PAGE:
News, Secondary Care

PRSB publishes new guidance to enable sharing of medicines and prescription information

The Professional Record Standards Body has this week published new guidance to enable the digital sharing of medications information between care settings.

The guidance has been produced in collaboration with NHS Endgland and NHS Digital to produce clear information to follow for recording and sharing standardised computer-readable information between hospital, GP and community-based services.

In the announcement PRSB stated that research estimates that there are 237 million medication errors in the UK each year and as many as five deaths each day from errors in prescribing, dispensing or monitoring medications use. With many of them occurring when information is transferred on paper because critical prescribing information can’t be shared from one computer system to another.

The guidance will also help hospitals integrate electronic prescribing systems and pharmacy stock control which also will reduce waste and inefficiency.

At the moment, hospitals, GPs and other community-based services use different methods of prescribing so that when a patient transfers from one setting to another, clinicians need to manually translate prescribing information to ensure the correct medicines, dosages and timings are identified and administered.

Dose information has now been standardised for the most common uses. There is also guidance available for handling more complex cases. It sets out rules for translating medicines information between the different prescribing methods used in different care settings.

PRSB was asked to undertake a consultation with clinicians, professionals and people who will be using the standardised guidance to test whether it is safe, workable and would gain widespread support and acceptance. PRSB’s report, digital medication information guidance, is available here.

Maureen Baker, chair of the PRSB “Improving medicines information sharing by computerising processes and replacing paper-based ones that were prone to errors is a significant achievement. Thanks to the combined efforts of NHS England, NHS Digital and the PRSB, prescribing for patients should be safer, more efficient and fewer medicines will be wasted.”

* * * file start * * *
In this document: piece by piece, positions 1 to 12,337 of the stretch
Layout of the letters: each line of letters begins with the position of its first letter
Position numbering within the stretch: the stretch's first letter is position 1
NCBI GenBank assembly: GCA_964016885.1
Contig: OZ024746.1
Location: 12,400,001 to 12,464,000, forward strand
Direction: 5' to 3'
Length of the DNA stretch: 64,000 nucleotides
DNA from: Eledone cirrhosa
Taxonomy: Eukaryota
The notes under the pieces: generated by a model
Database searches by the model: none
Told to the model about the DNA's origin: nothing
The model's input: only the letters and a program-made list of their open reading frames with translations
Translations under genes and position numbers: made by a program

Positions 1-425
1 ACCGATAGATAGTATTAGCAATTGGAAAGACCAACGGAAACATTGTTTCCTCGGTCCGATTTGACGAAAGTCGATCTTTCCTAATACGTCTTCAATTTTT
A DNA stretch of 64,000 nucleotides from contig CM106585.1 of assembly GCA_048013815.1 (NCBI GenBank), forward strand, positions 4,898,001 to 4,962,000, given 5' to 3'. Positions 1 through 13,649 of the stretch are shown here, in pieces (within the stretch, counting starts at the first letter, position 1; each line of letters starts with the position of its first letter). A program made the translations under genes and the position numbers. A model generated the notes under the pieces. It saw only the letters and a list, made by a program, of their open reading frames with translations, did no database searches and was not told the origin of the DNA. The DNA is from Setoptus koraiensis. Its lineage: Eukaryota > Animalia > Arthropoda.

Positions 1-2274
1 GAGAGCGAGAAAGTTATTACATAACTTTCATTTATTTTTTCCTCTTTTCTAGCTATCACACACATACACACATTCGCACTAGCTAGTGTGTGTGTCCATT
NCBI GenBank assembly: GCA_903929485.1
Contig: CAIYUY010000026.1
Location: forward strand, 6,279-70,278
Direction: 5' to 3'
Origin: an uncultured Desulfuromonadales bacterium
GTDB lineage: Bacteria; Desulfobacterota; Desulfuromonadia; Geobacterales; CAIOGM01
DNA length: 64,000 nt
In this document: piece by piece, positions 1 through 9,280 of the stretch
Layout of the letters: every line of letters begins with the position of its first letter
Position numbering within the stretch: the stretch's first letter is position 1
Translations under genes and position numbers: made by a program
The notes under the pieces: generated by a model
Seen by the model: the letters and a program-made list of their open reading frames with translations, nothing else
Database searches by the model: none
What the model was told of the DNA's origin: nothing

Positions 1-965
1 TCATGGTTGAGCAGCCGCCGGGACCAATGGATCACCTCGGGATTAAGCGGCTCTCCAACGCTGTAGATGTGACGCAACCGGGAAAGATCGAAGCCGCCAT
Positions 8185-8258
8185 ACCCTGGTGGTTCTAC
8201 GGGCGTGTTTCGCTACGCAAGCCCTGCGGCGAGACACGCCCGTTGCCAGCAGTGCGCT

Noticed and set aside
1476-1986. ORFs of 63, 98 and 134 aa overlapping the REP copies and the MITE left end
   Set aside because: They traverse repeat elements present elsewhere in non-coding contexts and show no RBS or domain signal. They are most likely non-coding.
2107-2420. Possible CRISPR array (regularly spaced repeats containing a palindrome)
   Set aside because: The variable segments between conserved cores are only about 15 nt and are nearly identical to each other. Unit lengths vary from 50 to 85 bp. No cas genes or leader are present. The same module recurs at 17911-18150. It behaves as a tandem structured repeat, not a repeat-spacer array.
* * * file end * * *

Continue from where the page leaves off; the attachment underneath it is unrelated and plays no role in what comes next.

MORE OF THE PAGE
Dr Michael Brooks, a practicing NHS Emergency Department doctor and Chief Medical Officer of PatientSource “Throughout my career I have seen catastrophic errors – errors where patients have died – all because doctors and nurses are relying on handwritten paper notes and paper handover sheets to manage patient care. In this day and age this is completely preventable and unnecessary. The technology exists to digitise the NHS but it isn’t as simple as this, the technology has to be designed to make doctors’ nurses’ lives easier in order to be successfully adopted in their time-pressured lives. These solutions cost money and at a time when the NHS is cash-strapped investment in IT systems is not always a priority meaning that there is a mixed economy with some organisations digitised and some that are not.”

“The guidance from PRSB is a great step towards ensuring interoperability between systems and is vital if we are going to reap the benefits of a digital NHS, however, there still needs to be capital investment to ensure that all health and social care organisations, from GPs, dental practices, and pharmacies through to mental health services and acute hospitals, invest in electronic patient record and e-prescribing solutions.”

“Open interoperability should be a fundamental requirement of all clinical applications the NHS procures.”